Getting fat? No wonder you are not as strong.

Cross-links. Protein. Butter. And how to make fluffier omelettes.

 

omelette eggs

 

1-Minute NomNom

Need to prepare a quick, yummy and nutritious bite? What could be simpler than cracking a few eggs and frying up an omelette or two? From the fridge to the table, it takes barely 2-3 minutes, and the eggs are packed with goodness.

protein structureWhen we fry an egg, the egg’s proteins form new chemical bonds with each other called cross-links. This in turn forces out water, and the eggs thicken and coagulate (the famous French chef, Auguste Escoffier, who popularized French cooking, calls an omelette “scrambled eggs held together in a coagulated skin“). This coagulation forms a gel-like structure making the omelette firm, even tough.

caramel has butter as a key ingredient

But if we want something softer, we need to find a way to minimize the thickening and coagulation of the egg’s proteins. This is where butter comes in. Obviously for those of us who like butter, it gives the omelette a distinctive yummy taste. But the butter also plays another important role. Butter’s fat coats the proteins, making it harder for the proteins to cross-link with each other. The result is a softer and fluffier omelette.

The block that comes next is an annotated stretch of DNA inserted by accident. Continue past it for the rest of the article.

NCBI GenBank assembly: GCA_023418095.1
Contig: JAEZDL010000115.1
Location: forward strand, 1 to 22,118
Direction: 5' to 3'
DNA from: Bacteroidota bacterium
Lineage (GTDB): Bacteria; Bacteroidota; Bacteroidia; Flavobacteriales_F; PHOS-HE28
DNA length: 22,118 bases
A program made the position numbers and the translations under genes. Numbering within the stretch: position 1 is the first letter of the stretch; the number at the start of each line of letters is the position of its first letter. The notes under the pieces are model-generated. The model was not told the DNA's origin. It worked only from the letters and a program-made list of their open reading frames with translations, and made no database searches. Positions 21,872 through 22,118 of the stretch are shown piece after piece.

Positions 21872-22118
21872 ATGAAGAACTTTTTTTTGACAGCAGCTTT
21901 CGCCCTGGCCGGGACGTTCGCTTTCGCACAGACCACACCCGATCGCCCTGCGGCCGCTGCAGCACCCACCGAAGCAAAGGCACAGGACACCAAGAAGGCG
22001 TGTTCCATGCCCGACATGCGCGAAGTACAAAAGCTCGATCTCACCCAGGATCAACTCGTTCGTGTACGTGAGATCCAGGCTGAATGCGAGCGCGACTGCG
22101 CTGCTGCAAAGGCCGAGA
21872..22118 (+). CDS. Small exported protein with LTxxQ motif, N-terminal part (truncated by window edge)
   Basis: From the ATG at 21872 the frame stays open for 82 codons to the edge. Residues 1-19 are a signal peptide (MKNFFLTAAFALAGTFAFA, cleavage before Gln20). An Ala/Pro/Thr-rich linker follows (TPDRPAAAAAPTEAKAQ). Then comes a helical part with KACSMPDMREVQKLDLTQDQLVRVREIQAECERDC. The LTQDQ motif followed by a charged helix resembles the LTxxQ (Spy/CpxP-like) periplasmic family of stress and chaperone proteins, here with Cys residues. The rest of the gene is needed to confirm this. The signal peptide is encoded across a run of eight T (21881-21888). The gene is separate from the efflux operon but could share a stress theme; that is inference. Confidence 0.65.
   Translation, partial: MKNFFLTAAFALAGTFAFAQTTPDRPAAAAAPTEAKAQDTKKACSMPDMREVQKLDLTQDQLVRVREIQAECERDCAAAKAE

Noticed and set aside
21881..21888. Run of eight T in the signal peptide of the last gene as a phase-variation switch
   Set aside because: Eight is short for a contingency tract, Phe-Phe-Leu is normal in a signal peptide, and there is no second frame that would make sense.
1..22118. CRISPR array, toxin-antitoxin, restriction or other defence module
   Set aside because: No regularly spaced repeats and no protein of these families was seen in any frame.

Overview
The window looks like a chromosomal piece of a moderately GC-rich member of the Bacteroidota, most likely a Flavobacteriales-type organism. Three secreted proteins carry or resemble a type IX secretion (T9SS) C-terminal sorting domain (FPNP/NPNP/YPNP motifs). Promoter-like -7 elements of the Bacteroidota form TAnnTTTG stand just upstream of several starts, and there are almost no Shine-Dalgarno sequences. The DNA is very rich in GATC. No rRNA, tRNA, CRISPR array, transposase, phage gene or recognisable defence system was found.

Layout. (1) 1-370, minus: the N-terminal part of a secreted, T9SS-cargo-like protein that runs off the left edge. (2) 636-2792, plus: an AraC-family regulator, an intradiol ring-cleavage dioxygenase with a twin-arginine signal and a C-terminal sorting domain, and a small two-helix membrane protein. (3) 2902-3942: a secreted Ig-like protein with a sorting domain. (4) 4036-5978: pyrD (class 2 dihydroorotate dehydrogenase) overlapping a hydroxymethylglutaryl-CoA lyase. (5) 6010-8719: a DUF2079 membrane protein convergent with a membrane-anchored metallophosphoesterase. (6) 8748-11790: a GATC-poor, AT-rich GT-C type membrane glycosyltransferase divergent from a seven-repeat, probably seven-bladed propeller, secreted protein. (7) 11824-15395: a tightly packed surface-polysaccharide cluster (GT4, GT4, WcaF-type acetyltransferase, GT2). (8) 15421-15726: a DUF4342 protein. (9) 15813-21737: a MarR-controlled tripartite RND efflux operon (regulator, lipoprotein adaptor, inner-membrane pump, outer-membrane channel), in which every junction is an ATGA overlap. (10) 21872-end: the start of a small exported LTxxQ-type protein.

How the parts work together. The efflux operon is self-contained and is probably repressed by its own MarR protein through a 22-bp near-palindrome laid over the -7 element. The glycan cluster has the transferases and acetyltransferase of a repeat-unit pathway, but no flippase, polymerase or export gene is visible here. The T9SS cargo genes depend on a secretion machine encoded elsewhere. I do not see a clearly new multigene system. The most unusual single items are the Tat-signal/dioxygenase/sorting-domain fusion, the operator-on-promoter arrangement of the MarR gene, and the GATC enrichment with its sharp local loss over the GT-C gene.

Getting fat can thus make a big difference. According to Eater and Harvard University, an omelette made without butter can hold up a two-pound (slightly below one kilogram) weight. An omelette made with butter was crushed immediately (you can see a photo of that at their page). Hence, just like in real life, getting fat often makes us less strong, but in this case, arguably none of us would mind!

Don’t let the simplicity of omelette recipes fool you though. It takes great mastery something so simple simple. The venerable food write Harold McGee writes “If good scrambled eggs demand patience, a good omelette takes panache.”  In the movie The Hundred Foot Journey, the owner of the Michelin-starred restaurant uses the omelette as an test for aspiring chefs who apply to work at her restaurant.

She does that because “she knows in just one mouthful, if a chef has the potential to be great” (see the video above – watch for 10 seconds after you click play). And that’s precisely what the aspiring chef in the movie does. He walks up to the restaurant and… (see video below – watch for 5 seconds after you click play):

Of course, getting fat is just the start of making a great omelette. We have to get many other things right too. Makes it both eggs-tra challenging and eggs-citing at the same time!

 

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photos: in order – depositphotos/Rawlikrob3000ajafoto
 

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